IN RE: Alice Caldwell STEWART.
This disciplinary matter is before the Court pursuant to a Notice of Discipline filed by the State Bar alleging that Respondent Alice Caldwell Stewart violated Rules 1.3, 1.4, 3.2 and 9.3 of the Rules of Professional Conduct found in Bar Rule 4-102(d). The maximum sanction for a single violation of Rule 1.3 is disbarment, while the maximum sanction for a single violation of Rule 1.4, 3.2 or 9.3 is a public reprimand. The State Bar asserts that due to the facts of this case and Stewart's prior disciplinary record, disbarment is the appropriate sanction for her violations. We disagree.
According to the Notice of Discipline, Stewart agreed to represent a client regarding his petition for habeas corpus relief in or about June 2003; after the habeas court denied relief in January 2004, Stewart informed the client in a letter that she would file the documents required to pursue an appeal; the client did not hear further from Stewart, despite his repeated written inquiries as to the status of his case; and Stewart failed to timely answer the Notice of Investigation regarding these allegations though she acknowledged service of the Notice. Stewart also failed to file a Notice of Rejection despite being properly served with the Notice of Discipline by publication pursuant to Bar Rule 4-203.1(b)(3)(ii). Therefore, she is in default, has waived her rights to an evidentiary hearing and is subject to such discipline and further proceedings as may be determined by this Court. See Bar Rule 4-208.1(b).
Based on our review of the record, which contains no explanation from Stewart, we find that Stewart violated Rules 1.3, 1.4, 3.2 and 9.3 of the Rules of Professional Conduct found in Bar Rule 4-102(d). We note, however, that our docket reveals that Stewart did in fact properly and timely file an application for a certificate of probable cause on behalf of the client involved in this disciplinary matter and that this Court considered the client's application in its regular course of business. Therefore, it appears that the client involved in this matter suffered no harm from Stewart's actions. Nevertheless, we cannot ignore the fact that Stewart has failed to respond to this disciplinary matter, nor can we ignore her prior disciplinary history (Stewart having accepted a letter of admonition in December 1983 regarding an incident wherein she improperly obtained access to, and reviewed, a police officer's confidential notes regarding her client and having received a Review Panel Reprimand on October 27, 2000 for willfully, and without just cause, abandoning a client). Therefore, based on this record, we conclude that a two-year suspension with conditions on reinstatement is the warranted sanction in this case. Accordingly, it hereby is ordered that Stewart be suspended for a period of two years from the date of this opinion and that within 120 days of her reinstatement she submit to an evaluation and assessment of her practice management procedures by the State Bar of Georgia's Law Practice Management Program (“LPMP”) or by an independent consultant selected by LPMP and within three months thereafter, provide certification from an independent consultant that she has complied with the administrative and/or operational changes recommended. If Stewart fails to comply with the reinstatement condition, she will be subject, on the State Bar's motion, to immediate suspension or other discipline as ordered by the Court. Stewart is reminded of her duties under Bar Rule 4-219.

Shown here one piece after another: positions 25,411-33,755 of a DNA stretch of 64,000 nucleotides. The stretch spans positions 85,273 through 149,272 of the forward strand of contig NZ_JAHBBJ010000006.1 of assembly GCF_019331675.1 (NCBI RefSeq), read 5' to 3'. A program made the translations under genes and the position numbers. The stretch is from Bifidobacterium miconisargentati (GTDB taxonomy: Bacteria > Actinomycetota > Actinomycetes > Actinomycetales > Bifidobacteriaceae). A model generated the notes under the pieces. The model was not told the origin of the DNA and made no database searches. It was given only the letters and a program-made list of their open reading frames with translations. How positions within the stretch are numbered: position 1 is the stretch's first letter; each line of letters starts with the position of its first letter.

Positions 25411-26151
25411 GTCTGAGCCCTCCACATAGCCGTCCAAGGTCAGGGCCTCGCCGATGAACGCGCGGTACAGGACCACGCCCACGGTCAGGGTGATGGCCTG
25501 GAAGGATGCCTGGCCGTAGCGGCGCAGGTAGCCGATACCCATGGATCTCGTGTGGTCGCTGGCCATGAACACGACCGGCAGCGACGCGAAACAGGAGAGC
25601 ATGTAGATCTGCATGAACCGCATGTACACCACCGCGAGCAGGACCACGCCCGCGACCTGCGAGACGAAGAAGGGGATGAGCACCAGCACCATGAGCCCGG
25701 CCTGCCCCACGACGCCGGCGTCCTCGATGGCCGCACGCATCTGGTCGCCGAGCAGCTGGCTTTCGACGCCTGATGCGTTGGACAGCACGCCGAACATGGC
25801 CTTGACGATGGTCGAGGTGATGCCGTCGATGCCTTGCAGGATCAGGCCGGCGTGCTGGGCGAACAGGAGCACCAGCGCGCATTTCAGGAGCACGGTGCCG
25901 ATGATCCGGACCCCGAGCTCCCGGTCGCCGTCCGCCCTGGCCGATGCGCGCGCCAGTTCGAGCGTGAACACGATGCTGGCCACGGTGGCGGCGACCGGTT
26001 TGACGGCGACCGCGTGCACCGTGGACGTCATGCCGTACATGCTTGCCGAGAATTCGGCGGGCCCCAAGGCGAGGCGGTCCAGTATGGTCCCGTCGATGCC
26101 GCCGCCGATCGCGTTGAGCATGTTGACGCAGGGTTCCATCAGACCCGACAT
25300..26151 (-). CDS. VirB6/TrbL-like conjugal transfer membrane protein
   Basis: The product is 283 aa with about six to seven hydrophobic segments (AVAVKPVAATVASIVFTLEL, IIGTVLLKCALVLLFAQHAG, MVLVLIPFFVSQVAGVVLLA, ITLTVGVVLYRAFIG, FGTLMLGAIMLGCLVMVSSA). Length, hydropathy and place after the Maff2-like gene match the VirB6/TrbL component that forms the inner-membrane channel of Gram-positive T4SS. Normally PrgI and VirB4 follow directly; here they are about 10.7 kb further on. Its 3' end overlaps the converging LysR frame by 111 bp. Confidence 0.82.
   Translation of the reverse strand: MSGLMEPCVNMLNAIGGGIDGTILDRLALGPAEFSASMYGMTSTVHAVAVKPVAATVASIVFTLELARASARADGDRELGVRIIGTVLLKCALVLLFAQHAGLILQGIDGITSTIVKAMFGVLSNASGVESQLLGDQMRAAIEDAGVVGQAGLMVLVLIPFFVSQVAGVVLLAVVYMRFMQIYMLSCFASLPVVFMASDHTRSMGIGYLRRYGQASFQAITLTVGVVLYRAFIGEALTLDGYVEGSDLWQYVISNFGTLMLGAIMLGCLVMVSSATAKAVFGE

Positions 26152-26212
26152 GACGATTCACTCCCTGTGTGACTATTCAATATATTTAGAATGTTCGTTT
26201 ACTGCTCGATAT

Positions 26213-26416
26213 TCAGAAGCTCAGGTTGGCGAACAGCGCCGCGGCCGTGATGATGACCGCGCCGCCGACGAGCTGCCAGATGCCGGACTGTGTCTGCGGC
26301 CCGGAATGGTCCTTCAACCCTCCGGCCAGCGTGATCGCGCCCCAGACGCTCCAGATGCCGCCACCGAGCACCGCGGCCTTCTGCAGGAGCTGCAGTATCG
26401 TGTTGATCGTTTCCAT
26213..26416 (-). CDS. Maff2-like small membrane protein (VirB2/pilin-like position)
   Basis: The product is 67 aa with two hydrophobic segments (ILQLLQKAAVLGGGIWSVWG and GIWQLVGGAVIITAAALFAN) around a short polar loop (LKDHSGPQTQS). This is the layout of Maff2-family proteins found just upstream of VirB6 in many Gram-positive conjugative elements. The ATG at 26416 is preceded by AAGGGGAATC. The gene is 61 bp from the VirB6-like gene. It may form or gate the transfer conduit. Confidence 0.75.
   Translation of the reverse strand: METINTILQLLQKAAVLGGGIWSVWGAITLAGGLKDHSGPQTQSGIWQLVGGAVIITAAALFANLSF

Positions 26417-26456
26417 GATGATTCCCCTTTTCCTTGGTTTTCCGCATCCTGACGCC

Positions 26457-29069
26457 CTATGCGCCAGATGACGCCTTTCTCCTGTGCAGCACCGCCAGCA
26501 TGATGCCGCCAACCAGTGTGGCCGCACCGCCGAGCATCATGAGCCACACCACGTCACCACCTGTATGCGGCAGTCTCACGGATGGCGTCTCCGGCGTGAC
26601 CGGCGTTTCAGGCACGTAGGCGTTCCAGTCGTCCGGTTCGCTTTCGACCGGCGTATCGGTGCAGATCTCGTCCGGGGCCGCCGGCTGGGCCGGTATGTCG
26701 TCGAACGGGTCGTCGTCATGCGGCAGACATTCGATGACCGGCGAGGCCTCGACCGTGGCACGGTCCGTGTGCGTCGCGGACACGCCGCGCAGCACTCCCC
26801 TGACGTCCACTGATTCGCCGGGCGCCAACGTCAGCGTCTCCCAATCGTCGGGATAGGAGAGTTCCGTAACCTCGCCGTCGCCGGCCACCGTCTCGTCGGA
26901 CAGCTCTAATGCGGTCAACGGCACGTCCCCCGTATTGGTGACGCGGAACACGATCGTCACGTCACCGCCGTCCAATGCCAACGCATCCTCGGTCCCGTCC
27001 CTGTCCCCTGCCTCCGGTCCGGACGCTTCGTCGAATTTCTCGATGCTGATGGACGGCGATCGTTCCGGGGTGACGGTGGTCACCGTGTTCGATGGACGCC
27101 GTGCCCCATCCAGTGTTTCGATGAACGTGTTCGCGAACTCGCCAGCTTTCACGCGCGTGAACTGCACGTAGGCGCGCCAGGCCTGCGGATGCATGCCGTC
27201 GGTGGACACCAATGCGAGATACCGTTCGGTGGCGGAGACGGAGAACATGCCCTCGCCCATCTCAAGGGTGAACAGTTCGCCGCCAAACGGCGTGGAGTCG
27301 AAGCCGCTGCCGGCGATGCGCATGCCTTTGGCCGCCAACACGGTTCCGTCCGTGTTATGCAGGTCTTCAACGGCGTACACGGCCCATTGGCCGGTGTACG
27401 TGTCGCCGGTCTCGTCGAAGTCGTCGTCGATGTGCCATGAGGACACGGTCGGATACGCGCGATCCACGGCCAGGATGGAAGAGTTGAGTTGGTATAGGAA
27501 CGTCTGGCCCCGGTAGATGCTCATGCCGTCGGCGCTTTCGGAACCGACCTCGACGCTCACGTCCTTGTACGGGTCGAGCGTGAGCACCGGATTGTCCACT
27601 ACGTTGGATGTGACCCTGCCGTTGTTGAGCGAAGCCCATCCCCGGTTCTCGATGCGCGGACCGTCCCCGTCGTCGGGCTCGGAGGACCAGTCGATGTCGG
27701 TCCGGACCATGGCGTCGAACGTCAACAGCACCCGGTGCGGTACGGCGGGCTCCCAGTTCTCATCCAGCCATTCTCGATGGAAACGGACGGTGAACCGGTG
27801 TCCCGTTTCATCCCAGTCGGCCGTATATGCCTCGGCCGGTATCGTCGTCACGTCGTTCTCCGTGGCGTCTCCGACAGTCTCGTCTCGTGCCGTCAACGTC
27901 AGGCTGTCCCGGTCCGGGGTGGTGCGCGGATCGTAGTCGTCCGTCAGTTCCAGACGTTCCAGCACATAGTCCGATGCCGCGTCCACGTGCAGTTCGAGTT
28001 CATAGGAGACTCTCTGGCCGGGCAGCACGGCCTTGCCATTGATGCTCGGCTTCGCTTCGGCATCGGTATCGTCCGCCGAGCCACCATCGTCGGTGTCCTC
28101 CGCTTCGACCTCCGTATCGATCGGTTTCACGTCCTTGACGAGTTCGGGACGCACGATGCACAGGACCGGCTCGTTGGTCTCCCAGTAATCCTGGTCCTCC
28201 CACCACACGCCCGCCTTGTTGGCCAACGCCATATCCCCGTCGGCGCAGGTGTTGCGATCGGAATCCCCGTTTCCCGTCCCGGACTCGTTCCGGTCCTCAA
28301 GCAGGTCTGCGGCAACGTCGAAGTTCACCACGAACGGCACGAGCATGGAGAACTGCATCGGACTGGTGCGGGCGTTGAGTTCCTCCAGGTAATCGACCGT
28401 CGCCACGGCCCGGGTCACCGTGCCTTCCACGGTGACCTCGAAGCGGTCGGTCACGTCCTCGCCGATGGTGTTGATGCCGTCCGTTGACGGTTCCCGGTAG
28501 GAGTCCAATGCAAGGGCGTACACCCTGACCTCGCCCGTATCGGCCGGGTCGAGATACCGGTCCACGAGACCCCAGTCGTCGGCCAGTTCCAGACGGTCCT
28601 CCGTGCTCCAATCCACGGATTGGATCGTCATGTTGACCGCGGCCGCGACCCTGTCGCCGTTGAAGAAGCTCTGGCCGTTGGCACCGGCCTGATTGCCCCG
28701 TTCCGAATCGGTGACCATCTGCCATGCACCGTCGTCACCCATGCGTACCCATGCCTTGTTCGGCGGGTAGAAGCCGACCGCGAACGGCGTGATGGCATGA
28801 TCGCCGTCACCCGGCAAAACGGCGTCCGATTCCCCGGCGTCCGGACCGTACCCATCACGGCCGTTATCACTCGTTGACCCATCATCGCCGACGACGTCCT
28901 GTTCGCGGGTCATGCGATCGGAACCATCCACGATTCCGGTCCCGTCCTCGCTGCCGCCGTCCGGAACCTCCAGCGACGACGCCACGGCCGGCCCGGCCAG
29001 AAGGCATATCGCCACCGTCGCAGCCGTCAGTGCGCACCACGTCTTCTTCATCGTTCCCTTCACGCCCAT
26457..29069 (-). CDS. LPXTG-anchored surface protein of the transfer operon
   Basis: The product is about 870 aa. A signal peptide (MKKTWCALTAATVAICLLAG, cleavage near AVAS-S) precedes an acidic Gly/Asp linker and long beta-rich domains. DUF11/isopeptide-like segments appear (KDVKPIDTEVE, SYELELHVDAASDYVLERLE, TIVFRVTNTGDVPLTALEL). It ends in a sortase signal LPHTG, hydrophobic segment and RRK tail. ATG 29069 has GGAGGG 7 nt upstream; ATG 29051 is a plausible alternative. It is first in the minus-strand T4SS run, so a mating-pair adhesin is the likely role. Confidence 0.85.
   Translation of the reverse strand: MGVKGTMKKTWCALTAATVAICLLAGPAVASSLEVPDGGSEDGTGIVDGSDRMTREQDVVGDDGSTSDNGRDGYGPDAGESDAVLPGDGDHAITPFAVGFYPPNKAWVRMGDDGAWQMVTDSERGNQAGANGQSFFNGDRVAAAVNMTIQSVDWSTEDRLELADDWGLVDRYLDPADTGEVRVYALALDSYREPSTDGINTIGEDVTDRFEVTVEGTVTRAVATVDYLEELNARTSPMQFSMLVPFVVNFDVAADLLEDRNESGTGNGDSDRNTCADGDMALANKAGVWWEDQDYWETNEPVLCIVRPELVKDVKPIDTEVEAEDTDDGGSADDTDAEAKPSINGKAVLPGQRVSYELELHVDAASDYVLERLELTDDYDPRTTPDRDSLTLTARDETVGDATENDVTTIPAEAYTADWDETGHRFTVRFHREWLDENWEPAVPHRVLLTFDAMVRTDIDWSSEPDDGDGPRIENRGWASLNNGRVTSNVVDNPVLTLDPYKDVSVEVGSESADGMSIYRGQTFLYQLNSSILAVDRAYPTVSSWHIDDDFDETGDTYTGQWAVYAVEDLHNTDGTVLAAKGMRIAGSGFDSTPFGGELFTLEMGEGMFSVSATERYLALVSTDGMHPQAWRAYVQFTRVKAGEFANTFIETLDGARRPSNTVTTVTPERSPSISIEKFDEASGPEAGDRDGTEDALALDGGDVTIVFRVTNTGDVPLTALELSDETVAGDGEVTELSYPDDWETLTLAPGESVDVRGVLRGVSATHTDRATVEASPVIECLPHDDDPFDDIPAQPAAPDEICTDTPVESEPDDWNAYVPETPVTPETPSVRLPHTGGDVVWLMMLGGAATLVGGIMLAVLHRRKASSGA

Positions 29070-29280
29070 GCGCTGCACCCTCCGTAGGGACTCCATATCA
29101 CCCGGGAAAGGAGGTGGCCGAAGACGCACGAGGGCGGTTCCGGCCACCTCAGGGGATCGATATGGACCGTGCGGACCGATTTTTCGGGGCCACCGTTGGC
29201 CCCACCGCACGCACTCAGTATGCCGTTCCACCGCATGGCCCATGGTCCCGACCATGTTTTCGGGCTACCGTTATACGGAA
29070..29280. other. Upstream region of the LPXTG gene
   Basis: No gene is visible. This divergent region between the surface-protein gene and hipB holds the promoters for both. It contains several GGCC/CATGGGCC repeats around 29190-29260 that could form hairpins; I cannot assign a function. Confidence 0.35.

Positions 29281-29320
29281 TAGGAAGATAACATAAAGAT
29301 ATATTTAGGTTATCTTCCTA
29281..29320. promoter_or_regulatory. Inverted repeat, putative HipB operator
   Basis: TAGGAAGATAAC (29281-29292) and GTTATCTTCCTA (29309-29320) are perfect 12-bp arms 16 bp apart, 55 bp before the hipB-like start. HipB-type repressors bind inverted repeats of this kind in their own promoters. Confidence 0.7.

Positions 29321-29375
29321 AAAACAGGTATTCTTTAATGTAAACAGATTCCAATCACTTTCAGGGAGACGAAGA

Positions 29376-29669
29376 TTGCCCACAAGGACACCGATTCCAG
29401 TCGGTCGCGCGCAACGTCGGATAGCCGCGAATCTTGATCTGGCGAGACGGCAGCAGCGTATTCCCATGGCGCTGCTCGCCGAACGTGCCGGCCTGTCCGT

Two-year suspension with conditions.
All the Justices concur.